2019 On-farm Rye Forage Comparison: KWS Progas Hybrid Forage Rye vs. VNS Rye

Meffert’s Homestead Dairy, Waunakee, WI

By: Kevin Shelley, UW NPM Program – 608-575-4746

Many Wisconsin farmers are following corn silage harvest with a winter cereal grain, such as rye or triticale, planted for a fall-to-spring cover crop intended to prevent soil erosion and nutrient loss from runoff or leaching. The fall-planted cover crop, with proper management, can also be harvested as a forage crop in mid-to-late May, leaving enough time for a full-season crop to follow. The “double cropped” cereal grain forage, if harvested timely at the ‘boot’ to ‘early heading’ stage of growth, can provide a forage option desirable for feeding to dairy heifers and, often, for a portion of the lactating cow ration.  One challenge to the economics of this practice, however, is the relatively low forage yield (1-2 tons dry matter (TDM) per-acre) when harvested at this fairly early growth stage.  This makes for a relatively high feed cost per-TDM when considering seed, planting, and harvesting costs.

Jeff and Luke Meffert, of Meffert’s Homestead Dairy, in the Yahara watershed near Waunakee, WI, like what fall-planted rye helps them accomplish by way of soil conservation and nutrient management.  They and their dairy nutritionist, Mike Limmex (Furst-McNess Company), also value it as an additional source of forage for both cows and heifers.  Jeff and Luke recognize, however, the yield challenge, especially in years when fall and/or spring conditions lead to lower yields.  Interested to find something better, the Mefferts took an interest in a new hybrid forage rye commercially available from KWS Cereals of Einbeck, Germany and Champaign, Illinois.  Most winter cereal ryes typically grown as a cover or forage crop are open-pollinated ryes and have been developed for grain production.

Last year, the Mefferts were able to secure a donation from KWS of Pro-gas hybrid forage rye seed for a five-acre demonstration on their farm.  On September 30, 2018, a 20-acre field where corn silage had been harvested was planted with a five-acre section of Progas rye, surrounded by a conventional, non-varietal (VNS) brand rye.  This trial design allowed for two side-by side comparisons of the hybrid and VNS ryes. Average results and observations are presented below:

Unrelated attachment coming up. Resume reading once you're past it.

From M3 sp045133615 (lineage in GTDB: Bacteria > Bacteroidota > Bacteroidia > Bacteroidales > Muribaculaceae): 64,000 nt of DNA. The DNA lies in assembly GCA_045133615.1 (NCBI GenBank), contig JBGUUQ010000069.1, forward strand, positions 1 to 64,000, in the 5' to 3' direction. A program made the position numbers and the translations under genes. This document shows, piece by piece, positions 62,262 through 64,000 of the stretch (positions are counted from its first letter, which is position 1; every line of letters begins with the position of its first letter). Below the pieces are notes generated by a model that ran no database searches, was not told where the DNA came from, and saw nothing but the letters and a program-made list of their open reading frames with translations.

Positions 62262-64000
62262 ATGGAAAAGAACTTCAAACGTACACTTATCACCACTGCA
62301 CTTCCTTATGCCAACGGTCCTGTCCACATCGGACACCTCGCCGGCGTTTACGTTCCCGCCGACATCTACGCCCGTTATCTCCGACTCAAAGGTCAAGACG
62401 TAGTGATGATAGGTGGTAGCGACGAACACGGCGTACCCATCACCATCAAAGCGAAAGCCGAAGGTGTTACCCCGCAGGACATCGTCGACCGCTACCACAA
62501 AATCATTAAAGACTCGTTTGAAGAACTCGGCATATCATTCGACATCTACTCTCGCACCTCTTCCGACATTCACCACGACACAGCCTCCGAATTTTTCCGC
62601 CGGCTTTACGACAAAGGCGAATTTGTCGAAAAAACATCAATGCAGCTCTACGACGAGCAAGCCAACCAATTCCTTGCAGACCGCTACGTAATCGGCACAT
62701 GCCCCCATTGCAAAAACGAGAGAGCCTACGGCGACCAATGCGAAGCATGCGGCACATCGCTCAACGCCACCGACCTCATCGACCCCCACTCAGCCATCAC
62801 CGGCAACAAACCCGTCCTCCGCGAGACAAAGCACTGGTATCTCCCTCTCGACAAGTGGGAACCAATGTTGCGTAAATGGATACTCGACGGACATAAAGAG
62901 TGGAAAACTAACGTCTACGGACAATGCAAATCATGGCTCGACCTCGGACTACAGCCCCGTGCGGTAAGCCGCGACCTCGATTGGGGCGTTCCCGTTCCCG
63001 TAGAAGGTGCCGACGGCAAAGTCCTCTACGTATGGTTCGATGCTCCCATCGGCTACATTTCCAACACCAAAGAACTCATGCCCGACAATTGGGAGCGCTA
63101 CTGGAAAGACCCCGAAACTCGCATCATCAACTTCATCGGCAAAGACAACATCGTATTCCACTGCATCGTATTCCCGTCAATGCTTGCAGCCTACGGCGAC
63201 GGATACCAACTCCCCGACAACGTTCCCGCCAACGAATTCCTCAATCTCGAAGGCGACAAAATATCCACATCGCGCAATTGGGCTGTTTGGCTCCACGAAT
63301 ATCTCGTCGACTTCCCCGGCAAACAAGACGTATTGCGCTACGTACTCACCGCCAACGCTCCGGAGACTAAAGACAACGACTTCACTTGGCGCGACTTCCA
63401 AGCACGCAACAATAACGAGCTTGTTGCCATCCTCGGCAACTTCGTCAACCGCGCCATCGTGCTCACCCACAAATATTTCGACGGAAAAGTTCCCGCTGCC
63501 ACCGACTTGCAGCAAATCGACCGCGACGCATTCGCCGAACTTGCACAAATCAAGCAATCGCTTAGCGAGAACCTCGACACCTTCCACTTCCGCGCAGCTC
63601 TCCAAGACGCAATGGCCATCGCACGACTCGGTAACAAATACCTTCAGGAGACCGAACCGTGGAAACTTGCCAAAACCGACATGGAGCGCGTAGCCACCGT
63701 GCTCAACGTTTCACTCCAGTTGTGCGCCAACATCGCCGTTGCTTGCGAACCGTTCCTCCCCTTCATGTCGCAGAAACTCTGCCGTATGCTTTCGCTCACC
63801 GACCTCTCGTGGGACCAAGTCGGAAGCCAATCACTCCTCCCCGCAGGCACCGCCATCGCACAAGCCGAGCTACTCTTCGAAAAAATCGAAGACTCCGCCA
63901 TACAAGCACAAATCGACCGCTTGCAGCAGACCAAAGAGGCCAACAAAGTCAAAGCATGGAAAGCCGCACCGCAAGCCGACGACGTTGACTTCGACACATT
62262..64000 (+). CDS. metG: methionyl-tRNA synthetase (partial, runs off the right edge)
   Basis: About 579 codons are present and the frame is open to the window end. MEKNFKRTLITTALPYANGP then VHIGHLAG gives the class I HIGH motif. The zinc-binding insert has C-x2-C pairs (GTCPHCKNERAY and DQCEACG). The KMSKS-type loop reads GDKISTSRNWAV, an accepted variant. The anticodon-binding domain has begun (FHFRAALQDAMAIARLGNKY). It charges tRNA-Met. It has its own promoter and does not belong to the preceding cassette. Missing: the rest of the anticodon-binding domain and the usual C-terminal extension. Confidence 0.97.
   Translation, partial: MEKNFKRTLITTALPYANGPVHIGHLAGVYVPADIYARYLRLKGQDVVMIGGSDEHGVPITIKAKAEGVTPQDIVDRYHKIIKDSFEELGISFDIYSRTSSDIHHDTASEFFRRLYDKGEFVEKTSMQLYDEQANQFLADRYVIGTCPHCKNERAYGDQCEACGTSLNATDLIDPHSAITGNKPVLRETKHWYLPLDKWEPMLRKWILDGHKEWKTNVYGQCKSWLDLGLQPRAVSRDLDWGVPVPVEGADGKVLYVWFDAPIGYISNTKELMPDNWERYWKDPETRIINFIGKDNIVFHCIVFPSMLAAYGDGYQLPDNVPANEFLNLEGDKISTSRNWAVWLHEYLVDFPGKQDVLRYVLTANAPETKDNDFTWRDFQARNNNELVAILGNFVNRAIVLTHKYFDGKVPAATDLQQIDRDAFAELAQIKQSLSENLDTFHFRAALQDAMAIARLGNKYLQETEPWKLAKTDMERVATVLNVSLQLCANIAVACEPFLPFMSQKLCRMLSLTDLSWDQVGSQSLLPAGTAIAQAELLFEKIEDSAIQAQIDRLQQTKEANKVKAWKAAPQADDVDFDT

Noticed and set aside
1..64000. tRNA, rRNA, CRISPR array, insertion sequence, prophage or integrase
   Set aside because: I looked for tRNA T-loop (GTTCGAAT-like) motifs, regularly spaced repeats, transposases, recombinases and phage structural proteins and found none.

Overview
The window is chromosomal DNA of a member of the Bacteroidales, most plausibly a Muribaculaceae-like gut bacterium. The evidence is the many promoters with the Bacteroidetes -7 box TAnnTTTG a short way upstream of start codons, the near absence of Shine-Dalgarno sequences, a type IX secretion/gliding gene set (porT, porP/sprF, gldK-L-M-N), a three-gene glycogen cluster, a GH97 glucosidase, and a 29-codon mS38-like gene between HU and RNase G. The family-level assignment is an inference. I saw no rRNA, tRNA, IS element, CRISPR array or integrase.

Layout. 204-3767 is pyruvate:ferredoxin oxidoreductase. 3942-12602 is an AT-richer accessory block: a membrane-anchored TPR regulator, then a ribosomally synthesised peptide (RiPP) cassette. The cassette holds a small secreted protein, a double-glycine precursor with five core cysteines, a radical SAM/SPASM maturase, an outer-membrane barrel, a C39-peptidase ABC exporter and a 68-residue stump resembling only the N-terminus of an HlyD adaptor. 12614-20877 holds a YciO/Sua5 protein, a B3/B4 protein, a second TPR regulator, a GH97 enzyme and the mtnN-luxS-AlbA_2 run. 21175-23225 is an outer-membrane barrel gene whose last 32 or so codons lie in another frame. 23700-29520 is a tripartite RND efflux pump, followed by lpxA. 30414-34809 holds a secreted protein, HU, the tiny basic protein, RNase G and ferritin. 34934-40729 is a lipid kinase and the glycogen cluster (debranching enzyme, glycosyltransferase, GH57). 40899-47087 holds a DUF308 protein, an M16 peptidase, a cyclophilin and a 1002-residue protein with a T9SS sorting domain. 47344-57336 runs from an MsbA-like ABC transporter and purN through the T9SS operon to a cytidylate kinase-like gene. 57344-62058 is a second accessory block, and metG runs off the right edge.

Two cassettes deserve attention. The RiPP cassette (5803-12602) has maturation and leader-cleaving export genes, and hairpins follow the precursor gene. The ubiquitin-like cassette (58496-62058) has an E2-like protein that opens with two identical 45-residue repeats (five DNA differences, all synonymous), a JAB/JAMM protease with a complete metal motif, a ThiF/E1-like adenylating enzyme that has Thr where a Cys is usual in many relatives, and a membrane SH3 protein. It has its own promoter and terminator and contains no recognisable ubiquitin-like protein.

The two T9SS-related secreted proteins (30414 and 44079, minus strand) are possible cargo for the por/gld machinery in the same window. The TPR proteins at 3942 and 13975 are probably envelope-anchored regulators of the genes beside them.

Manure application: 8,000 gallons per-acre liquid dairy, 9-10-18

Planting date and method: 9-23-18, No-till

Seeding rate: VNS rye = 100 lbs per-acre (cost = $18/ac.)

Hybrid rye = 44 lbs per-acre (normal retail cost = $50/ac)

The hybrid rye is characterized to have very heavy tillering, and thus, a lower required seeding rate.

Cutting date: 5-22-19

Growth stage: Conventional rye = Late boot to early heading.  Height = 23”-26”

Progas hybrid rye = Pre-boot, heads about 2” below top of stem. Height = 24”-28”

Chopping date: 5-26-19

There was one 3” rain between cutting and chopping.

2019 comparison averages




Yield (TDM/ac)


Crude Protein

% DM








(48 hour)

















Conventional VNS ryelage 1.2 8.5 61 61 57 111 2495 3073 2.4
Progas hybrid ryelage 1.6 7.9 61 60 57 112 2550 3948 2.2


At cutting, the hybrid rye appeared slightly darker green in color and slightly taller. Although the VNS rye was at, or slightly passed, the desired boot stage, the Progas hybrid rye was still a few days from boot.  Thus, assumedly, more forage biomass would have accumulated by boot stage with the Progas. However, both the calendar (planting date goal for the subsequent corn crop) and the weather forecast influenced the decision to cut the rye at this time.

Although the hybrid rye did exhibit heavy tillering, most occured in the spring.  Over-winter soil cover was much higher for the conventional VNS rye, causing some concern that the hybrid rye would be less effective in achieving the associated soil conservation and water quality protection goals. For this reason, as well as the apparent later maturity associated with the Progas, Jeff and Luke believe their normal program of planting non-hybrid, VNS rye is probably better adapted to optimizing the economic and conservation goals they have for their farm.  They will continue with that in 2019, and continue seeking new options for the future.

Natalie Endres2019 On-farm Rye Forage Comparison: KWS Progas Hybrid Forage Rye vs. VNS Rye